Rehabilitation in Sleep, Pain, and Bladder Symptoms of NESA Neuromodulation Application in Multiple Sclerosis Patients: A Innovative Treatment
Marina Contreras-Polo1, Raquel Medina-Ramirez2*, Esther Teruel-Hernández3, Martín Vilchez Barrera2, Aníbal Báez-Suárez2 & David Álamo-Arce2
1Clínica Sinapsis Fisioterapia, Illes Balears, Spain
2SocDig Research Group, University of Las Palmas de Gran Canaria, Las Palmas, Spain
3University of Las Palmas de Gran Canaria, Las Palmas, Spain
Dr. Raquel Medina-Ramirez, SocDig Research Group, University of Las Palmas de Gran Canaria, Las Palmas, Spain.
Keywords: Multiple Sclerosis; Overactive Bladder; Pain; Sleep; Neuromodulation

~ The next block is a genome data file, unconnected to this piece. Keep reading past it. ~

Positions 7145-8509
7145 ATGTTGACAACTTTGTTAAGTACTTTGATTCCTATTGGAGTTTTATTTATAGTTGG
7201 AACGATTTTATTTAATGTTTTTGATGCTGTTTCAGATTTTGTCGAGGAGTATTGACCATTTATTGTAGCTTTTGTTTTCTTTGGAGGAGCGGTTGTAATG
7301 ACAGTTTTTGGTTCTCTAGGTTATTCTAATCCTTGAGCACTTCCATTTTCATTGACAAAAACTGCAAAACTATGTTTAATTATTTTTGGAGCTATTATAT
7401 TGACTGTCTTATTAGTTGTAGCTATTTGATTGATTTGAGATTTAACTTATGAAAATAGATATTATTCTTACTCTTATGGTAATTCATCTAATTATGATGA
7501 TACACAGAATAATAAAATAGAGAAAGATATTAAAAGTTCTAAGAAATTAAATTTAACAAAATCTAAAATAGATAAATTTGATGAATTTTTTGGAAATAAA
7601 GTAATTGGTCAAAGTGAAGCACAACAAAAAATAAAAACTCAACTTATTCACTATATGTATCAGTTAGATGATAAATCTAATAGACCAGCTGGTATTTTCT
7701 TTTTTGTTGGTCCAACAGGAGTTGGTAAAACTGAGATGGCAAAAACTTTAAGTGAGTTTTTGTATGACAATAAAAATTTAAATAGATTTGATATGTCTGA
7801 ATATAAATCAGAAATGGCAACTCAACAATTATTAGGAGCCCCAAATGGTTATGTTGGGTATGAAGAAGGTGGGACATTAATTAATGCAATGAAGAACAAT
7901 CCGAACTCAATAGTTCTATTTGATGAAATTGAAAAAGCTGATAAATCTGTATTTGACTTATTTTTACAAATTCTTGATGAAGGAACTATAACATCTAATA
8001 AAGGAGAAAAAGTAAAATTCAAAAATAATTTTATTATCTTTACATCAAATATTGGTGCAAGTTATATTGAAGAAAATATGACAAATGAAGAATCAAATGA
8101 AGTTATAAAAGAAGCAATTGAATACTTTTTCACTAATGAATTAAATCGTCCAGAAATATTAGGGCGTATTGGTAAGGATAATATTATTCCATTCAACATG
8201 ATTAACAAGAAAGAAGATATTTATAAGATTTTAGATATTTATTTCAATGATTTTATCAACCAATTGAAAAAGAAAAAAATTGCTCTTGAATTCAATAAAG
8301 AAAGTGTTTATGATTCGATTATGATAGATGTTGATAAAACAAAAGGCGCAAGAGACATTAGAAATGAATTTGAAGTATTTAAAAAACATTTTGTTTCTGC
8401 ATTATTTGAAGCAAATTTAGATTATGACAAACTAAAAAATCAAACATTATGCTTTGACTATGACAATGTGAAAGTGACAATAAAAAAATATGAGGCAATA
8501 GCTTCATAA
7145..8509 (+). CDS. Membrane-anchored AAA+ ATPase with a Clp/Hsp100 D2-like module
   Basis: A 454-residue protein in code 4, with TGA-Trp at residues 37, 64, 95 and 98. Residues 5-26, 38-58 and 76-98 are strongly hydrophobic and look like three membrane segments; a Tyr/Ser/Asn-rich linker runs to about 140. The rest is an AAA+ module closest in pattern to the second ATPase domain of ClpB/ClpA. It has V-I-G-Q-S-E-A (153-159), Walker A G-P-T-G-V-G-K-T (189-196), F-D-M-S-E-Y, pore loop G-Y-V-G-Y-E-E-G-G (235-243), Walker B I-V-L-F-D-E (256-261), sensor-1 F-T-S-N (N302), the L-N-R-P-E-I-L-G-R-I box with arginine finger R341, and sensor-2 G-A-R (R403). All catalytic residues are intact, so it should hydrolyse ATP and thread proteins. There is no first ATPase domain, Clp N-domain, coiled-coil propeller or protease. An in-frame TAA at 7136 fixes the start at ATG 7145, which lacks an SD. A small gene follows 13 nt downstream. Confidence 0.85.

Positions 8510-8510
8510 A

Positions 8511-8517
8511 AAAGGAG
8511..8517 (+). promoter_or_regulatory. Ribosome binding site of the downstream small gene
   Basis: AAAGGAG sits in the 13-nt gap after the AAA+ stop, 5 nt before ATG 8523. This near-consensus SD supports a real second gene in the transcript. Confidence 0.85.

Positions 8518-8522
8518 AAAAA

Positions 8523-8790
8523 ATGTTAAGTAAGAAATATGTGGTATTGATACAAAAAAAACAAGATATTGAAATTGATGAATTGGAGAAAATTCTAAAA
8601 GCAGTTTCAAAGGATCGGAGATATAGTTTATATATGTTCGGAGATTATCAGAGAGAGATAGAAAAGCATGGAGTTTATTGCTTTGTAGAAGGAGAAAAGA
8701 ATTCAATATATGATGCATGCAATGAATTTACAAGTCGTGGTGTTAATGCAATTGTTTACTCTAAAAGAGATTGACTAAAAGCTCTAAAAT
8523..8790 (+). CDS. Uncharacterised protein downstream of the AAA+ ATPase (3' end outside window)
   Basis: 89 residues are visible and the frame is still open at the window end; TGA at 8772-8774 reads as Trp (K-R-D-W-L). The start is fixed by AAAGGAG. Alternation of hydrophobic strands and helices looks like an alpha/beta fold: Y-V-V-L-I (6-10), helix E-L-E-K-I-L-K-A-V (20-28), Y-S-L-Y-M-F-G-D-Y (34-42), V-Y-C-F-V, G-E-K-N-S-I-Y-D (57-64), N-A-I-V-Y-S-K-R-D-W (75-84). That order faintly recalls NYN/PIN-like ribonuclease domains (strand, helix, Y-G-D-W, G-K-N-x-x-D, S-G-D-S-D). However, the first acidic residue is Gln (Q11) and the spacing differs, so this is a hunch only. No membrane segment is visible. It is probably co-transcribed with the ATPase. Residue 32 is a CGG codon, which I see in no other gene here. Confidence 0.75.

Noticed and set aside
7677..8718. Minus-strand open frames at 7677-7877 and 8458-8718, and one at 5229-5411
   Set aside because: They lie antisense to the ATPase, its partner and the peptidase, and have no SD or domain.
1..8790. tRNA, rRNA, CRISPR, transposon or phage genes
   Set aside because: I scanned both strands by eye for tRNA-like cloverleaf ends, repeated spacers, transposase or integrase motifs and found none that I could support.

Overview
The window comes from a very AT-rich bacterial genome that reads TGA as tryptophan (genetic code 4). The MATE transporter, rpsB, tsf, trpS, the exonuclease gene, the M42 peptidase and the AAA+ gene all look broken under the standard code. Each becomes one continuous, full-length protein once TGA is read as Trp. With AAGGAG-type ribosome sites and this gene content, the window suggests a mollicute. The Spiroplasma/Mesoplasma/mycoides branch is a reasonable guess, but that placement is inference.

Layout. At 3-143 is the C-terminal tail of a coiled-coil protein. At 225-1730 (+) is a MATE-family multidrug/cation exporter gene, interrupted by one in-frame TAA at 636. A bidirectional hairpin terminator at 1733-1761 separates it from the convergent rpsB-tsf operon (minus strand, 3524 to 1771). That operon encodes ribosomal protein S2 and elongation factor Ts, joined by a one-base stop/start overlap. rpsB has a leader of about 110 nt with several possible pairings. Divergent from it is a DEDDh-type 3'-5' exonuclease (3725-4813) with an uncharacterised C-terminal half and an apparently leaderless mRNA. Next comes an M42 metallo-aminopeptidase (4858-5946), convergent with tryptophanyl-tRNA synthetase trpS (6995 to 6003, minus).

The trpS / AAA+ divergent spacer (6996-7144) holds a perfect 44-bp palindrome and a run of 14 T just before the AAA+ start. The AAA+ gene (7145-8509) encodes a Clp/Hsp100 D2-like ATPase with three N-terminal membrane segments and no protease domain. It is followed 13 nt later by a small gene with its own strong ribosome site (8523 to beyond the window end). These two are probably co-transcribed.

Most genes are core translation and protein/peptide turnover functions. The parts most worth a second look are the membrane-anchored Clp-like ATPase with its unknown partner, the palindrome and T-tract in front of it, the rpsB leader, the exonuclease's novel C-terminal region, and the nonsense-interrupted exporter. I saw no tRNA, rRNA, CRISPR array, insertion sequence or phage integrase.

Introduction: Multiple sclerosis is an autoimmune demyelinating inflammatory disease of unknown cause and chronic progression caused by damage to myelin, which impairs the nerves’ ability to conduct electrical impulses. This results in a variety of symptoms including spasticity, fatigue, neuropathic pain and/or urinary incontinence. As they often do not remit and respond poorly to conventional medical treatment, recent attention has focused on novel interventions for bladder, pain and sleep control. Non-invasive superficial neuromodulation using the NESA device can help restore the body’s electrical balance by regulating the autonomic nervous system and is beginning to show promising results in patients with sleep disorders. It may therefore provide an opportunity for an autonomous approach to sleep, bladder, and pain management. The aim of the study was to improve sleep quality, urinary incontinence control and pain perception in patients treated with NESA technology alone.
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